(Excellent and crucial essay. 10:21 Big Apple Time – promoted by srkp23)
In 1980, an African-American was equally likely to be either living in a college dorm or living in prison. Not anymore. In the last twenty-six years, we have made remarkable progress.
Today, the Census Bureau will release a study showing that American blacks are more than three times as likely to live in prison than in a college dorm.
And the study has more good news as well. Hispanic Americans in 1980 were more likely to live in college dorms than in prison. Now, there are 2.7 Hispanics in prison for every Hispanic in a college dorm.
Clearly, those fine minds of the US Supreme Court are correct – America has overcome its racial issues, and can now begin to dismantle the system of affirmative action.
What can offer us some insight into how this happened? Well, in 1980, Ronald Reagan was elected, and the “Just Say No” era of the War on Drugs began. And Drug War Facts has a handy chart which shows us the results.
In 1980, there were 10,441,000 total arrests in the United States. Of those, 475,160 were for violent crimes, while 580,900 of those were for drug arrests. Of the 580,900 drug arrests, 401,982 were for marijuana, with 338,664 of those for marijuana possession.
In 2006, there were 14,380,370 total arrests in the United States. While the total arrests increased by less than four million over the last twenty-six years, drug arrests more than tripled to 1,889,810. Marijuana arrests more than doubled to 829,627. And still, less than one hundred thousand of the marijuana arrests were for anything more than possession. For the fourth year in a row, marijuana possession arrests outnumbered violent crime arrests. In 2006, 611,523 Americans were arrested for violent crimes; that same year, 738,916 Americans were arrested for marijuana possession.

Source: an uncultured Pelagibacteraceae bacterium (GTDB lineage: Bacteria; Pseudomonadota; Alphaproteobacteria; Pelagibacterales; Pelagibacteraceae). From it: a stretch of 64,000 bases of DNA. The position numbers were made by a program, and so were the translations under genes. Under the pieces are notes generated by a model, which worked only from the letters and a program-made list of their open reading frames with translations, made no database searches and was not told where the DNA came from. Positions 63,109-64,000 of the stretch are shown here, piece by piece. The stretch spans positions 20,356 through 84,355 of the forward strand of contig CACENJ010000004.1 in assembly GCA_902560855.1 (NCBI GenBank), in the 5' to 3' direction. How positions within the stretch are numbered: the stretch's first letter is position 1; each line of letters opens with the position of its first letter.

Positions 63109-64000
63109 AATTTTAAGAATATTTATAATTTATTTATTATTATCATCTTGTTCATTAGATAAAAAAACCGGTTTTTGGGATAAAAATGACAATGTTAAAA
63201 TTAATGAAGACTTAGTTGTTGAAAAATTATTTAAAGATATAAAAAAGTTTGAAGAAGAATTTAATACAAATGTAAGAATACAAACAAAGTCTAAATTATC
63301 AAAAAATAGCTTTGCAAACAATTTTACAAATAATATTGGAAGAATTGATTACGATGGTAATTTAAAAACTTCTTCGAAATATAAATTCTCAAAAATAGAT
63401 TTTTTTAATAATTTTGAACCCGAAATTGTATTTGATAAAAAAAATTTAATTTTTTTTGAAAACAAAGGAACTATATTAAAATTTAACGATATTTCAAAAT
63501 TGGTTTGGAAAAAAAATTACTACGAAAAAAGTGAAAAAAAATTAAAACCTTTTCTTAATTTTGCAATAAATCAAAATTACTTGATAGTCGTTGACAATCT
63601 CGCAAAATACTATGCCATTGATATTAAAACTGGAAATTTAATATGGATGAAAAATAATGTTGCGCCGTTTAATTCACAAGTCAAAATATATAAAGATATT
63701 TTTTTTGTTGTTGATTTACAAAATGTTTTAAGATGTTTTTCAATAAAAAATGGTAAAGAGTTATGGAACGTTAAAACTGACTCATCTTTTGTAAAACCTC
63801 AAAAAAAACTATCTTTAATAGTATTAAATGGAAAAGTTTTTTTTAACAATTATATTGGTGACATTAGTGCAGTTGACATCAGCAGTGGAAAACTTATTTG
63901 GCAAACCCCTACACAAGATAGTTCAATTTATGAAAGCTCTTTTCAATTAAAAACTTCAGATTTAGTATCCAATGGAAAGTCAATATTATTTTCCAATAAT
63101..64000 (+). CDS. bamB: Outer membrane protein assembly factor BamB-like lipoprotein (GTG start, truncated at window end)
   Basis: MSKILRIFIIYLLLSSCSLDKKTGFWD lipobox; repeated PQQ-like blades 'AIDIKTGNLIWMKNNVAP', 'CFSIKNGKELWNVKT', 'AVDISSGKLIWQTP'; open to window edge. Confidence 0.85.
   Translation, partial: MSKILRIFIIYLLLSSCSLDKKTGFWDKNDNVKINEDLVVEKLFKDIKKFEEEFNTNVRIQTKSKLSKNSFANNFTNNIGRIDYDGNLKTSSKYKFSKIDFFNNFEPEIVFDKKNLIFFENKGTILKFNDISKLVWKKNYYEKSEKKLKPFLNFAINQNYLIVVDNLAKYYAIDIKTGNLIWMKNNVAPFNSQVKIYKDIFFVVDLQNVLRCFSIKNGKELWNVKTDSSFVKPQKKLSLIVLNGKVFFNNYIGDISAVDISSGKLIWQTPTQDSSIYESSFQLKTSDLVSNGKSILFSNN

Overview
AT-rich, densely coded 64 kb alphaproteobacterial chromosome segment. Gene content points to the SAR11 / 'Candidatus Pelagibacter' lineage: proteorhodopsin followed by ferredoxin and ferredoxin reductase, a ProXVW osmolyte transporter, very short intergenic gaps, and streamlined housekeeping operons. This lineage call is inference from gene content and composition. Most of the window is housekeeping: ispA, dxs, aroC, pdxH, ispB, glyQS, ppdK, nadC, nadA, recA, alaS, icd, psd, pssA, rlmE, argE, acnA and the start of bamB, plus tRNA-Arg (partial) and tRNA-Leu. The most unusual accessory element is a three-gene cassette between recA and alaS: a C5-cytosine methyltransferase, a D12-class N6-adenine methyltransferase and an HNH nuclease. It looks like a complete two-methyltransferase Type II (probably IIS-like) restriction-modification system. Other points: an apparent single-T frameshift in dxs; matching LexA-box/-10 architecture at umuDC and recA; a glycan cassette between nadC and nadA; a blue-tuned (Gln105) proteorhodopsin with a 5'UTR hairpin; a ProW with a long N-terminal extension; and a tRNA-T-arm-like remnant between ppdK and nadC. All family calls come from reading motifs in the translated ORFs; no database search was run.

How does that impact American blacks and Hispanics? With more good news. In 2004, 250,900 state prisoners were serving time in prison for drug offenses. 133,100 (53.05%) of those were black. 50,100 (19.97%) were Hispanic. 24% of black and Hispanic inmates in all state prisons are there on drug offenses, compared to 14% of white inmates. In 2001, the Department of Justice reported that between 1990 and 2000, “Overall, the increasing number of drug offenses accounted for 27% of the total growth among black inmates.” This is despite the fact that most drug users in America, 72% of the total, are whites, with blacks making up only 15% of America’s drug users.
And yet, blacks constitute 36.8% of those arrested for drug violations, over 42% of those in federal prisons for drug violations. African-Americans comprise almost 58% of those in state prisons for drug felonies; Hispanics account for 20.7%.
Among persons convicted of drug felonies in state courts, whites were less likely than African-Americans to be sent to prison. Thirty-three percent (33%) of convicted white defendants received a prison sentence, while 51% of African-American defendants received prison sentences. It should also be noted that Hispanic felons are included in both demographic groups rather than being tracked separately so no separate statistic is available.
So much of what we talk about regarding race in America is symbolic. Can we get Bill O’Reilly or Don Imus off the air for a few weeks or months? Are people singing the national anthem in Spanish? Can we get the N-word out of rap music? This is hundreds of thousands of minorities charged with felonies, losing their voting rights, and being imprisoned, every year, as a matter of institutional policy.
I don’t know how there can still be a question in America that the War on Drugs is in large part a war on American minorities. I don’t know how there can still be a question that we are establishing a massive police apparatus to quixotic purpose. And I don’t know how anyone can’t see that this issue, more than any other, is destroying the opportunities of America’s poor and minority populations.
And now the Census numbers are out, and we cannot deceive ourselves anymore about what this policy and others are doing for American minorities. Which assures me we’ll use the other time-tested technique to shift these facts out of sight.
We’ll change the subject.